The Ivy-league university had tried to use the power of eminent domain to get its way -- but a major appeals court has struck down what it called Columbia’s “scheme.”
Columbia’s defeat may turn out to be an historic victory for little people who try to hang on to their properties against powerful interests. The use of eminent domain can threaten many of us.
The Appellate Division of State Supreme court ruled that the condemnation procedure, in which Columbia tried to take Manhattanville property for the expansion project, was unconstitutional.
The appeals court spoke out angrily, referring to how the "scheme was hatched," calling the effort “sophistry” and “idiocy.”
The ruling denounced the state for declaring the neighborhood involved blighted. The university controls most of the land needed for its planned $6.3 billion expansion --and says it will appeal the decision.
But, at least for now, it’s a great victory for the owner of several self-storage warehouses and other possessors of properties who have refused to sell to Columbia. The court even charged that the Empire State Development Corporation tried to stack the deck in Columbia’s favor.
The idea of stacking the deck should offend taxpayers, and make us thankful we have courts standing in the way of plundering landlords -- even if they say they’re acting in the cause of higher education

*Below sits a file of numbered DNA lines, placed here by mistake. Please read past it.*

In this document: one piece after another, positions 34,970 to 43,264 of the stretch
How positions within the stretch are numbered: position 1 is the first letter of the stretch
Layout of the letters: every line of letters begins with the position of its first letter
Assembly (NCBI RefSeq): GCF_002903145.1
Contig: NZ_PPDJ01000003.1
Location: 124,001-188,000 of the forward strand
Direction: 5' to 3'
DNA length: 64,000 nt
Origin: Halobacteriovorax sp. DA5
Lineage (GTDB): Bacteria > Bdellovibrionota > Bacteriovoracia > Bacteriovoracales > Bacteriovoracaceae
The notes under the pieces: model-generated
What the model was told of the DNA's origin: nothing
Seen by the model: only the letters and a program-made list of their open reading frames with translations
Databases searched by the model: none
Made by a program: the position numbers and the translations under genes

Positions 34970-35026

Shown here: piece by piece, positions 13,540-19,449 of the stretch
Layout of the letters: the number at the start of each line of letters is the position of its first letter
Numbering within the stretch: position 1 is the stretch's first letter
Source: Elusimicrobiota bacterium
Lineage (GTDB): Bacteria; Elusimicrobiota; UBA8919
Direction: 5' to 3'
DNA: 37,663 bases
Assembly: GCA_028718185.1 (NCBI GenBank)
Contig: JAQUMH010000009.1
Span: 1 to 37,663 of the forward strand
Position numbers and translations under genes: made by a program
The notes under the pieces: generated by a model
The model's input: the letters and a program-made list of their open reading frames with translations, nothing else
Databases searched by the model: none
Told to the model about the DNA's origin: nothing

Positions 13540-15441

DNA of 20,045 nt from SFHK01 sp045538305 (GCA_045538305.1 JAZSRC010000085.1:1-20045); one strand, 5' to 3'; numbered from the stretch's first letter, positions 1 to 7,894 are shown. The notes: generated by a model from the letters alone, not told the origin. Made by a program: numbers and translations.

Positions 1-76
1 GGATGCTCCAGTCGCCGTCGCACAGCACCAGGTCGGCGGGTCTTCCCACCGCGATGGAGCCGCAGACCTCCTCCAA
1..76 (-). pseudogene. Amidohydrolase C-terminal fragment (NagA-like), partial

It’s likely that Columbia will appeal now to the highest court in the state, the Court of Appeals. That body recently ruled in favor of the Atlantic Yards project, in which a new Brooklyn home is being built for the New Jersey Nets.
Eminent domain -- when government takes over private property allegedly to promote the "public good" -- is a most controversial procedure. In recent years, government has used it more and more.
In the Columbia case, Norman Siegel, a lawyer for the owners who held out against the university, says the decision “sets forth a road map for how private property owners can fight back when government tries to seize your property in the name of eminent domain.”
But a spokesman for the state said the court decision was “wrong and inconsistent with established law.”
So, in plain language, can eminent domain be used, not to promote the public good, but to cause public harm? Most assuredly, yes. This concept can be manipulated to hurt people, in the name of helping them!
That’s why the courts must act as a brake on arrogant government officials. As one writer noted in the NYTimes Magazine; “One man’s urban improvement is another man’s urban debacle.”
Eminent domain should be used sparingly, not to benefit private interests, but truly to serve the public good.
In this case the university said it wanted to clean up a “blighted” neighborhood. Some residents felt the blight was spreading to them, to their businesses, to their lives.
“Let the buyer beware!” is an old saying meant to encourage people to be careful about their purchases. We say, amid the increased us of eminent domain to take over private properties: Let the public beware!